Note: this is speculation based on my understanding of how SQL query planners work, and may not be entirely accurate.
I believe all the aggregate functions, or at least the "math" ones you name above, should be O(n). The query will be executed roughly as follows:
- Fetch rows matching the join predicates and filter predicates (ie "WHERE clause")
- Create row-groups according to the GROUP BY clause. A single row-group is created for queries with no GROUP BY
- For each row group, apply the aggregate function to the rows in the group. For things like SUM, AVG, MIN, MAX as well as non-numeric functions like CONCAT there are simple O(n) algorithms, and I suspect those are used. Create one row in the output set for each row-group created in step #2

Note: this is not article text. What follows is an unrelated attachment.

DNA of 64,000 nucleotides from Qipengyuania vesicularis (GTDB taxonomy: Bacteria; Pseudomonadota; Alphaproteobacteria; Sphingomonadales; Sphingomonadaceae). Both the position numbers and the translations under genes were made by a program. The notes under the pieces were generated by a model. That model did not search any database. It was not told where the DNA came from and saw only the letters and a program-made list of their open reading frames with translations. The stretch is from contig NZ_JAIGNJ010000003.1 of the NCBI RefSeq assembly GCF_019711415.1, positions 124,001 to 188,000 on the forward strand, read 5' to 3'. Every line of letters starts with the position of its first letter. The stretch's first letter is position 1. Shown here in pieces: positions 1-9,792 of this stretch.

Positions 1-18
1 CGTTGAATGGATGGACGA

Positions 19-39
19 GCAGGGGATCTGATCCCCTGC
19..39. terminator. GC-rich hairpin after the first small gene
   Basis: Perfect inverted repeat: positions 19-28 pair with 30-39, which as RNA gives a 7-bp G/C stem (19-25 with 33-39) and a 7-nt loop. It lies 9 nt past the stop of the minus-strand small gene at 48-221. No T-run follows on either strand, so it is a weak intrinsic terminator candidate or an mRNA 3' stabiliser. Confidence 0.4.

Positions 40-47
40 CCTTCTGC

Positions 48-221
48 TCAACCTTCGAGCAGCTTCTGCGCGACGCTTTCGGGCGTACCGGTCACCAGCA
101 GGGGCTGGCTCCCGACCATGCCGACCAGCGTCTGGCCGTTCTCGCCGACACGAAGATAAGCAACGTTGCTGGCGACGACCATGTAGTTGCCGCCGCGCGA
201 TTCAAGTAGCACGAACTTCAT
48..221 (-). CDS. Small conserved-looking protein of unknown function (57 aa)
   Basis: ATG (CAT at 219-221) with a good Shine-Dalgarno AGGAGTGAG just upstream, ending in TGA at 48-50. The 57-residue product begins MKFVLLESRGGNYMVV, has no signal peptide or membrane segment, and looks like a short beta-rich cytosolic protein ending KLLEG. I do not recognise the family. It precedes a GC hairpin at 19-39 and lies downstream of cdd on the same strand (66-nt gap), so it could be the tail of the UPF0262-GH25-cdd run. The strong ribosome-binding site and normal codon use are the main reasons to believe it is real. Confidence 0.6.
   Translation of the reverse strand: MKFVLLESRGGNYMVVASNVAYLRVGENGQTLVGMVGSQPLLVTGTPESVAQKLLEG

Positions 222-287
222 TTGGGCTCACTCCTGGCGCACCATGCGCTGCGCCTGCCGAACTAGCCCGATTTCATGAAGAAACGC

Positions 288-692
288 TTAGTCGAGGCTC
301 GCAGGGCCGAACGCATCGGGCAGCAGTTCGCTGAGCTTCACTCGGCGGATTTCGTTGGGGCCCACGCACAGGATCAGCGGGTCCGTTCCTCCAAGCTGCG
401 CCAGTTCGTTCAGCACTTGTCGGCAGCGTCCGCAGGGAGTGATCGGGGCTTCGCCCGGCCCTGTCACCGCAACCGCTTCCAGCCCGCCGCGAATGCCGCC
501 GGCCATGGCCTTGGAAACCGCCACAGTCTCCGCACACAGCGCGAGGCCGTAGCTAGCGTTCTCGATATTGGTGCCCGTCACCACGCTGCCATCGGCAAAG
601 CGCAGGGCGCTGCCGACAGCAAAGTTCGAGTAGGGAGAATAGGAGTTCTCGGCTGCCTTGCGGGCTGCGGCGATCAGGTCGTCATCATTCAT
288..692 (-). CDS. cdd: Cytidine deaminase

- If a HAVING predicate is present, filter output rows using this predicate
Note, however, that even though the aggregate functions are O(n), the operation might not be. If you create a query which cartesian joins a table to itself, you will be looking at O(n*n) minimum just to create the initial row set (step #1). Sorting to create row-groups (step #2) may be O(n lg n), and may require disk storage for the sort operation (as opposed to in-memory operation only), so your query may still perform poorly if you are manipulating many rows.